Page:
When does bedwetting really become a concern?
Staying dry at night is a multi-step developmental process. First, your child needs to develop increased levels of the hormone vasopressin, which concentrates the urine. Most vasopressin is produced in a region deep in the brain known as the hypothalamus, and, once released into the bloodstream, it signals the kidneys to hold onto water.
Your child also needs to recognize their bladder is full and wake up. This happens at different ages for different children — and, until then, no amount of bribery will keep your child from wetting himself overnight. In fact, chastising your child for bed-wetting can lead to a cycle of shame and anxiety that results in lasting harm.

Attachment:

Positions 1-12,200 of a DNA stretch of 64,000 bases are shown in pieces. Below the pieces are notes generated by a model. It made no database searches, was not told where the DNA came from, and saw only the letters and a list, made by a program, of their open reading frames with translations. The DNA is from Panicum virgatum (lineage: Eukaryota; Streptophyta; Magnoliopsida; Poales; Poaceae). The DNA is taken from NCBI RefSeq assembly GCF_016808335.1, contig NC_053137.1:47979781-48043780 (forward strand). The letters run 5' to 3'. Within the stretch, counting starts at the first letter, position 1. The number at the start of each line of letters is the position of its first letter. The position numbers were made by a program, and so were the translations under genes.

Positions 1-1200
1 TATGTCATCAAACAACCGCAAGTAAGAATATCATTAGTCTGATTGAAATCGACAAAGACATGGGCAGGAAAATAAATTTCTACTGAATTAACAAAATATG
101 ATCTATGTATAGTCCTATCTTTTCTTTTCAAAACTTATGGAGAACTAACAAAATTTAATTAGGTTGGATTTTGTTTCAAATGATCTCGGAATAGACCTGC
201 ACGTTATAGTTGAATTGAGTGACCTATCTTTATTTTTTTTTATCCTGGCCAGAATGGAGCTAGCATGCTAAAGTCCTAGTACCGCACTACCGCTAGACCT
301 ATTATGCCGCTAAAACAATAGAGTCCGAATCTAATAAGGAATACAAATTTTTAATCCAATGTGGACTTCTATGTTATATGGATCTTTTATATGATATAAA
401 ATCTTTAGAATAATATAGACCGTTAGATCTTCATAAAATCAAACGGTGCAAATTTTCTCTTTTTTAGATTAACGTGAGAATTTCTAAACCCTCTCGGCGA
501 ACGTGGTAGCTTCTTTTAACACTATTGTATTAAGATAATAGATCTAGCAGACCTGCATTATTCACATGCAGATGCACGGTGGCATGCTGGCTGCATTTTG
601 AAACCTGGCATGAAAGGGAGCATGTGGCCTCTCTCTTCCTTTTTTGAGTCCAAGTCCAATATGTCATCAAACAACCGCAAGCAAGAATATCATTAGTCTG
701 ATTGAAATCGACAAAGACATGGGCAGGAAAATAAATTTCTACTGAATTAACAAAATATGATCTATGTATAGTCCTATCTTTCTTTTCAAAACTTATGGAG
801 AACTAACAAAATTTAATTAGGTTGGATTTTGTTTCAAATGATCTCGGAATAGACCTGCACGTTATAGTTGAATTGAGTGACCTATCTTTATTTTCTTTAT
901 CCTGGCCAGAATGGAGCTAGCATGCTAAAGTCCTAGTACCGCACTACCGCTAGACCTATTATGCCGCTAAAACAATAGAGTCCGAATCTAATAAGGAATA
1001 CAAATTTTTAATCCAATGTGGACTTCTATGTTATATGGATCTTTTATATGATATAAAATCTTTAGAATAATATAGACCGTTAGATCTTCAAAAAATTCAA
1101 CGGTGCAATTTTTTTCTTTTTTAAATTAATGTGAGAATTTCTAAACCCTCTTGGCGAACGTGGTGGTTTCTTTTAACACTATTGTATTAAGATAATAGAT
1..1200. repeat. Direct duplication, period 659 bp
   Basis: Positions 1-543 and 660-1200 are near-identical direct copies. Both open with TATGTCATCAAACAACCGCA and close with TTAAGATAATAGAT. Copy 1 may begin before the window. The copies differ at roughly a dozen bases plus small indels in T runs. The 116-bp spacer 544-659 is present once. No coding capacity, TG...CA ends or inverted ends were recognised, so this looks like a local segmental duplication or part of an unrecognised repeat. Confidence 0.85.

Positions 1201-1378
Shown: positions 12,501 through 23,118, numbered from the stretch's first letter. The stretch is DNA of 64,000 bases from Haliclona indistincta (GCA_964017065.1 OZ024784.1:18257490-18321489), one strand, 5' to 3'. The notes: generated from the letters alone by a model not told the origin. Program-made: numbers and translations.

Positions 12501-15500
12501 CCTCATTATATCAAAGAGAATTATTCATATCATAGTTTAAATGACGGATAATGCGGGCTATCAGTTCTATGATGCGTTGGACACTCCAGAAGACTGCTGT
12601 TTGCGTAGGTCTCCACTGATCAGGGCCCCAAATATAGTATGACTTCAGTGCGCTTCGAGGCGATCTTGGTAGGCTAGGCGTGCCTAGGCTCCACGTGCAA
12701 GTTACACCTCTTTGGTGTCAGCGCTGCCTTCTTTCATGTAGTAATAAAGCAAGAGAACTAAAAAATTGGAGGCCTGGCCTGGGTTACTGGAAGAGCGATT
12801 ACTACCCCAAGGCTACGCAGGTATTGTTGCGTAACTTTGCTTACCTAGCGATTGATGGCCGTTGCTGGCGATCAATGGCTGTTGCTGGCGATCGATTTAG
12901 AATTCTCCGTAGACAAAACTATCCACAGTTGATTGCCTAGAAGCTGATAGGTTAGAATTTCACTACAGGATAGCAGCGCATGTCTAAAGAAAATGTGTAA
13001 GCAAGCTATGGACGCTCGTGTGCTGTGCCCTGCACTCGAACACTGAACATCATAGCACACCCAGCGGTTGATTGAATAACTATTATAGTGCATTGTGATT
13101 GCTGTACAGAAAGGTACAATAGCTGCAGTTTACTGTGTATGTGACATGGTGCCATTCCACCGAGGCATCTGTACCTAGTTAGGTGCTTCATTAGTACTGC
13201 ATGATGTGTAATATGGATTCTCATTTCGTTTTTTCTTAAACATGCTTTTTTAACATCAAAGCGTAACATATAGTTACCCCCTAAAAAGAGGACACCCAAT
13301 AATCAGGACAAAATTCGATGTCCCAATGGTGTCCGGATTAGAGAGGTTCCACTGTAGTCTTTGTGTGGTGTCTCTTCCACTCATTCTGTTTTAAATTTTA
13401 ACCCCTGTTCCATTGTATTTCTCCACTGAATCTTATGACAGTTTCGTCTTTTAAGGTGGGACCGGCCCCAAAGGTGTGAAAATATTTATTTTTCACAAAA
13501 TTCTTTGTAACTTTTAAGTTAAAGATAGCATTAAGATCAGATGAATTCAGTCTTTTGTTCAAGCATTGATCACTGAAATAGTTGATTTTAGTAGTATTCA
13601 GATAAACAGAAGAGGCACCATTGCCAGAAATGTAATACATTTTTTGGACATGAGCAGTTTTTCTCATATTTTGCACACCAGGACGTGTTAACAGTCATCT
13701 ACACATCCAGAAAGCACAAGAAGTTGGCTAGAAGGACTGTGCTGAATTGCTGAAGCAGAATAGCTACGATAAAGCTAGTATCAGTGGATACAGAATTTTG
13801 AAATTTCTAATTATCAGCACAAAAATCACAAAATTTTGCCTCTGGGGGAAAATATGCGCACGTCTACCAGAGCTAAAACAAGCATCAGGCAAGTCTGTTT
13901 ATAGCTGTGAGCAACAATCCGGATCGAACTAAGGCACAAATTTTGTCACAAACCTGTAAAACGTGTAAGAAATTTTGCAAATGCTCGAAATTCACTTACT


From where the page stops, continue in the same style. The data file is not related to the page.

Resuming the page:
Remember that 15% of children still wet the bed at 5 years old, while 10% wet the bed at age 7. By their teenage years, only 1 to 2 percent of the population continues to have problems staying dry at night, a condition known as nocturnal enuresis. Late development of bladder control tends to run in families and can stem from genetic factors. If your child is still wetting the bed at age 7, ask your family members when they were able to stay dry at night. This can help you and your child’s doctor decide on the best plan for your child and set reasonable expectations.